Option 2 seems more reasonable. Leaving only examples where something worked would require gutting thousands of articles on wikipedia and seems rather POV. Mdsummermsw 20:52, 8 January 2007 (UTC)

Examples of non-fruitarians and failed experiments with fruitarianism do not fall in the category of "examples of fruitarians" even if those failed experimentators were very famous. Examples of, even if not as famous, notable people who actually are fruitarians, do. Therefore, it is appropriate to include these.Wekee 03:37, 14 January 2007 (UTC)


I returned criticisms that were deleted without comment or an unsourced claim. All criticisms were/are properly sourced. Mdsummermsw 21:11, 18 October 2006 (UTC)

I deleted several unreferenced claims. Wekee 8 December 2006

I deleted several unreferenced claims. Wekee 14 December 2006

Criticism about sister vs. girlfriend in Notting Hill was removed because it was wrong (see the IMDB Quotes page). The character who was a fruitarian was actually just one in a series of fix-ups (dates) named Keziah; the sister was Honey. This is all getting off topic. Peter (Cactus Pete) 17:07, 3 March 2007 (UTC)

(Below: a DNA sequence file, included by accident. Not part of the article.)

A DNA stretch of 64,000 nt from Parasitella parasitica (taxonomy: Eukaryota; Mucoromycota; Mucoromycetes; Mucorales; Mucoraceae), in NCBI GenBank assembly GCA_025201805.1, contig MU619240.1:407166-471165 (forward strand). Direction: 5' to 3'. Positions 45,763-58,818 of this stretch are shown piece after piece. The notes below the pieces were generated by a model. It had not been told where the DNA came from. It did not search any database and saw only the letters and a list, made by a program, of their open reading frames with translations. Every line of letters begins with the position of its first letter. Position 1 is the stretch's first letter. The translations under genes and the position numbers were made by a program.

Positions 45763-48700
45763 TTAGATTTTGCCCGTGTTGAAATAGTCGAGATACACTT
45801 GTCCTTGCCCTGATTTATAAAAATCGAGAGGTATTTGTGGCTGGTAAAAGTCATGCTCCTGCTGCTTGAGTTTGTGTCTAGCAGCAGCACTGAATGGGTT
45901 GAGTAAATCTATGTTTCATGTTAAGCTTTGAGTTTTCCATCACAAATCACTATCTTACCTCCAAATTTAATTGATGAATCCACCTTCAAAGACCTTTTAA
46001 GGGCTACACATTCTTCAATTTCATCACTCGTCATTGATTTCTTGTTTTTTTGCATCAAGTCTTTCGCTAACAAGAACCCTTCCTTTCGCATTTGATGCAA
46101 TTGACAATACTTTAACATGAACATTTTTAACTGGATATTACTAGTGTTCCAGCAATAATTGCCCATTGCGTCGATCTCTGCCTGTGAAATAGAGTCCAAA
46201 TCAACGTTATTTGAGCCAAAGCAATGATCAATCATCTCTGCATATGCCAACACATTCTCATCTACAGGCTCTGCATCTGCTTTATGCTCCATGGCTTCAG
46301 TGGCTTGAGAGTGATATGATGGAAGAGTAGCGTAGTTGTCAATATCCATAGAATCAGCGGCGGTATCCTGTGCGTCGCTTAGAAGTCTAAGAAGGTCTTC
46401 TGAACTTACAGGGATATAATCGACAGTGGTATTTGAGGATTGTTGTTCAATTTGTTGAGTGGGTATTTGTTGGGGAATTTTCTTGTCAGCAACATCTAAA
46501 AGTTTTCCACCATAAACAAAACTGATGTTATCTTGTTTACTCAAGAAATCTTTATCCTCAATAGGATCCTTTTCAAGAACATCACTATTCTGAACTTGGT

I am unable to find any support for the idea that Bose was knighted for "his laboratory proof of plant sentience or consciousness". In fact, he seems to have not held this particular belief at all: "He insisted that not only could no line be drawn between plants and animals but that his researches had shown there was no line between living and nonliving matter." ( More to the point, the article states that this is a reason some people adopt a fruitarian diet, I am unable to find substantiation for this. Mdsummermsw 13:19, 19 October 2006 (UTC)

I am unable to find a source citing Isaiah 11:6-9 as a motivation for Fruitarianism, nor one which cites it as a system to return to an Eden-like paradise, nor a call for holistic living. Mdsummermsw 13:40, 19 October 2006 (UTC)

I have removed the following: "Besides all the intelectual arguments above, many raw foodists spontaneously progress to fruit-based diet ([4]). This phenomenon is seen as the evidence of frugivorous (see [5] and [6]) nature of humans."

The first source is not a says nothing about "many raw foodists spontaneously progress(ing) to (sic) fruit-based diet". (WP:OR)